• In the user menu (top-right), select “Manage Licence”
  • Select “Manual Activation”
  • Select “Save Licence Request” and save it somewhere easy to find, such as your desktop.


The “Licence Request” file that gets saved is Unity_lic.alf - it’s an XML file with information about your computer.

  • Open up Unity_lic.alf in a basic text editor such as notepad.
  • Locate the XML node Binding Key="5"


The problem is that, where we expect to find the MAC address of our VM’s virtual network adapter, the entry is instead blank. We need to manually supply the appropriate address to the file:

  • add the MAC address that we made a note of earlier
    • the letters need to be lowercase.
    • the separators need to be colons and not dashes.
  • make sure you save the edited file.

Tip: If you didn’t make a note of the MAC address earlier, a quick way to view it is to open up a console window and use the command ipconfig /all


When we’ve finished editing, the node should look something like this:

<Binding Key="5" Value="00:15:3e:05:1a:01" />


Back in Unity Hub, progress the process, following the onscreen instructions:

  • Using https://license.unity3d.com/manual, select your newly-edited “licence request” file and upload it to Unity website.
  • Provide any licence information needed (e.g. “I’m only a personal user” etc)
  • Download the actual licence file that is generated by Unity website.
  • Use Unity Hub to activate using the manually-generated licence file.

This should get you going again!

screenshot unity manual licence



Use Unity to deploy to mobile device, using USB on Hyper-V

Let’s move onto the second problem that we faced;

  • If we’re using Unity to create an app for our mobile device, we want to be able to deploy to the hardware and perhaps connect a debugger.

  • To cut to the chase, I haven’t found a full solution to this problem … but I have found a reasonably useful workaround, which shouldn’t leave you feeling too cheated for a solution ;-)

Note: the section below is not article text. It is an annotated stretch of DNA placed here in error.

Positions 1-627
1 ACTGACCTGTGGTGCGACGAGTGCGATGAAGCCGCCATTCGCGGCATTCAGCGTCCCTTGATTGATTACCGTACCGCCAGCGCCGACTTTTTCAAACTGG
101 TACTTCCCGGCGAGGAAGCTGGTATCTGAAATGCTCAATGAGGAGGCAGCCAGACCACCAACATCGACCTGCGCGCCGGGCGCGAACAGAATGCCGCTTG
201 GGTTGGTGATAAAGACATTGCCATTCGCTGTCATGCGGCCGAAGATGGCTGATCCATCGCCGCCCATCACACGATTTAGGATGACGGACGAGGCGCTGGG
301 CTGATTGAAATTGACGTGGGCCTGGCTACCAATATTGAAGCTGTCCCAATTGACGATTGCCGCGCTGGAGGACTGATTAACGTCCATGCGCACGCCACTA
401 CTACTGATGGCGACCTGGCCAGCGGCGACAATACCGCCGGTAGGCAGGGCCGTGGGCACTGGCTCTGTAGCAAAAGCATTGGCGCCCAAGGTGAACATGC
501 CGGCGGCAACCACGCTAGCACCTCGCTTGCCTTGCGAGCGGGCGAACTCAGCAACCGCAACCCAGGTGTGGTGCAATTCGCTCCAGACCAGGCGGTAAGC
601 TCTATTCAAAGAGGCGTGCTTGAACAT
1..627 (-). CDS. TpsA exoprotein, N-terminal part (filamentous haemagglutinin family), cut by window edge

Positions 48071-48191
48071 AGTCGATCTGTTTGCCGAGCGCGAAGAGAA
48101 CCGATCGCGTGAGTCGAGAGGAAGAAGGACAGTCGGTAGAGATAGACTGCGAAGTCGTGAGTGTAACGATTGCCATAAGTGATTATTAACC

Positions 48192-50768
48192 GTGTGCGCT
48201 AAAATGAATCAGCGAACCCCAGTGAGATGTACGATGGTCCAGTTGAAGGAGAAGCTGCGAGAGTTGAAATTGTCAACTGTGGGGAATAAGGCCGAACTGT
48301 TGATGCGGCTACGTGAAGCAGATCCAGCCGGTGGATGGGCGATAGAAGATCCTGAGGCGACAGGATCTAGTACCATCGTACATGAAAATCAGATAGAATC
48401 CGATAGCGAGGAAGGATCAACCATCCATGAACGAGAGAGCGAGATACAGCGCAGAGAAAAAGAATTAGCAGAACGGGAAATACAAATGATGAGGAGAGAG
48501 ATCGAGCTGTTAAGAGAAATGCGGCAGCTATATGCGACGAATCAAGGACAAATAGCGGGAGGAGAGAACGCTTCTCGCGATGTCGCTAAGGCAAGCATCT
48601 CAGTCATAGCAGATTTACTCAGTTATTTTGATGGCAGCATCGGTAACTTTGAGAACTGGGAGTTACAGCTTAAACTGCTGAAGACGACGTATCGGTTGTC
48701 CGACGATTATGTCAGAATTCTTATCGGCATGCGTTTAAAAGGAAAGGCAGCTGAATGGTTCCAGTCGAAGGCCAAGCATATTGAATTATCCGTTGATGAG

What can we do with USB devices and Hyper-V?

Let’s just explore what USB options we do actually have available to us.

Tantalisingly, there is actually an option for the VM to share the USB port of the host machine.

To use this option, you need to enable it when connecting to the VM using a new RDP session:

  • first connect your mobile device using USB
  • select “Show Options”
  • select “Local Resources” tab
  • click the “More…” button
  • expand the “other supported PnP” option
  • add your specific mobile device (if it comes up as an option)

screenshot unity manual licence


Whilst the above is still a useful feature to know about, the functionality is limited to:

  • only USB file transfer (i.e. we can copy files back and forth to the mobile device storage, as if it were a USB disk)
  • we cannot use a debugging tool - such as ADB on Android - to sideload install apps or debug.



What’s the build and deploy workaround?

As caveated, this is not a great solution - but it works for me in the context of livestreaming on Twitch:

  • From the VM: I’m using Unity to build the project as usual - except I set the file destination of the .APK package to use a network share of the host machine.
  • From the host machine (off camera), I then use ADB to manually publish the application package to the device, using adb install example.apk